When your doctor says “eat better,” do you know what that really means? Should you eat more vegetables, or eat more often, or eat more of a specific nutrient? Which diets are safe and effective? How do you make these changes easily and affordably? Chances are, your doctor doesn’t have these answers, either: while medical schools require 25 hours of nutrition training, less than a third of students meet that requirement, leaving future physicians woefully unprepared to address the dietary needs of their patients. Additionally, so much conflicting information about popular dietary advice has left many doctors and patients not knowing what to believe. A partnership between the Institute, our Fellow Dr. Chris D’Adamo, and the University of Maryland School of Medicine sought to address this issue with the Culinary Health and Medicine Program (CHMP), a first-of-its-kind program that created a culinary medicine curriculum as a core requirement for first- and second-year medical students.
Culinary medicine is a practical, evidence-based approach to nutrition and health that incorporates food, cooking, and science. According to recently published research, the groundbreaking Culinary Health and Medicine Program showed that it is possible and practical to teach medical students a more complete perspective on food and health that will immediately benefit themselves and their patients in myriad ways. One student reported, “I learned about the real-life barriers to accessing or switching diets, which helped frame the perspective of future patients so that I can better address their needs and concerns.” Another said, “Through experiences obtained from culinary medicine, it is easier to relate to future patients and really grasp their needs and the obstacles they are facing. You can become more of a ‘friend’ in the field to the patient, rather than just an ‘expert.’”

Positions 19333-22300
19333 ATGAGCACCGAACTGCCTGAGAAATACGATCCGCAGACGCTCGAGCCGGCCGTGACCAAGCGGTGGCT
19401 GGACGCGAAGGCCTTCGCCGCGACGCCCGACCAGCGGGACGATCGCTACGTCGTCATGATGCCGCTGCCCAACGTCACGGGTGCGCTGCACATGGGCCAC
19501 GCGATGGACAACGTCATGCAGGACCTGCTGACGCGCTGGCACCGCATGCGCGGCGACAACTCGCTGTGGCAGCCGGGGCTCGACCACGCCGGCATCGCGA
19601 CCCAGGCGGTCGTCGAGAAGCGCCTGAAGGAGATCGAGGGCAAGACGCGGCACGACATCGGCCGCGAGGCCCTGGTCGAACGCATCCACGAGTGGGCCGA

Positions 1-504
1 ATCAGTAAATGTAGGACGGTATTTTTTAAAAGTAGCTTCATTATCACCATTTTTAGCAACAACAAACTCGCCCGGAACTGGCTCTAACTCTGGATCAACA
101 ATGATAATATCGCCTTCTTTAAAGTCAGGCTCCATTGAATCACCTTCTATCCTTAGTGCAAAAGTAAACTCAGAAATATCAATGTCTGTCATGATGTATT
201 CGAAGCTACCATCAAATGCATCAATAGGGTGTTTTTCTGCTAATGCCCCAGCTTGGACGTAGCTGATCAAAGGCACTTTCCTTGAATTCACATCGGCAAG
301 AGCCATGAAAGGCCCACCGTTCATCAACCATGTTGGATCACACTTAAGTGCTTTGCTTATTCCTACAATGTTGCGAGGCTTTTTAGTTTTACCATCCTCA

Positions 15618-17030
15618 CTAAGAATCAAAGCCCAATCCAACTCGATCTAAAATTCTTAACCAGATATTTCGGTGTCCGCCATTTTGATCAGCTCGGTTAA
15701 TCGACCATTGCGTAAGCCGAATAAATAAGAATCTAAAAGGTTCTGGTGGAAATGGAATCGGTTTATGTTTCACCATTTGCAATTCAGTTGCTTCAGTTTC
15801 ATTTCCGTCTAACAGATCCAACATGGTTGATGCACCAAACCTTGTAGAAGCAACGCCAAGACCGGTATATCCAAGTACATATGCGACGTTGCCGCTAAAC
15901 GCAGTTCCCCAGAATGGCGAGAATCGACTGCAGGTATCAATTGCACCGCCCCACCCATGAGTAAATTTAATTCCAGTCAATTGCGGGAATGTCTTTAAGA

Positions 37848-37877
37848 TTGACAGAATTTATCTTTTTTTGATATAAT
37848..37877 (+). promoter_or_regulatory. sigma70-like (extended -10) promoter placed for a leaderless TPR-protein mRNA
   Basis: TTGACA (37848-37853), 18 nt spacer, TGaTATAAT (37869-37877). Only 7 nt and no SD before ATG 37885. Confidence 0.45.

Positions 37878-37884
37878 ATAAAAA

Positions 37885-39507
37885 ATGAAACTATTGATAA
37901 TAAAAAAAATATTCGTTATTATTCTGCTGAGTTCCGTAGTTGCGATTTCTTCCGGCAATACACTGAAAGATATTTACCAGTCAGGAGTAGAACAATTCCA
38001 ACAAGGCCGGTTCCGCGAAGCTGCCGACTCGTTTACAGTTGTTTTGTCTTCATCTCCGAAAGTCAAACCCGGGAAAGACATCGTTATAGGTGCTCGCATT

This unique approach, and the precisely designed curriculum of the CHMP, taught students to meet their future patients’ dietary needs in budget-friendly, time-efficient ways—and, in turn, gave the students themselves valuable self-care tools to support their busy school years. Utilizing the Institute’s state-of-the-art teaching kitchen, students experienced the benefits first-hand as they tried new recipes, discovered the healing power of different nutrients, and made new connections between health and food. Students learned about different popular diets and how to prepare various healthful meals costing less than $10 each, all while using basic kitchen equipment and easily sourced ingredients, to keep dietary changes as approachable as possible for future patients—and medical students on a budget!
This program was feasible to implement, immensely popular among medical students, showed improved learning outcomes, and helped students become healthier people and better doctors. Dr. D’Adamo’s message to other institutions is “you can do this and your students are going to love it!”
This project provides an ideal model for other institutions to replicate, and underscores the importance of teaching students beyond the traditional disease-focused lens to incorporate food as medicine.
For more, check out University of Maryland School of Medicine’s CHMP video here.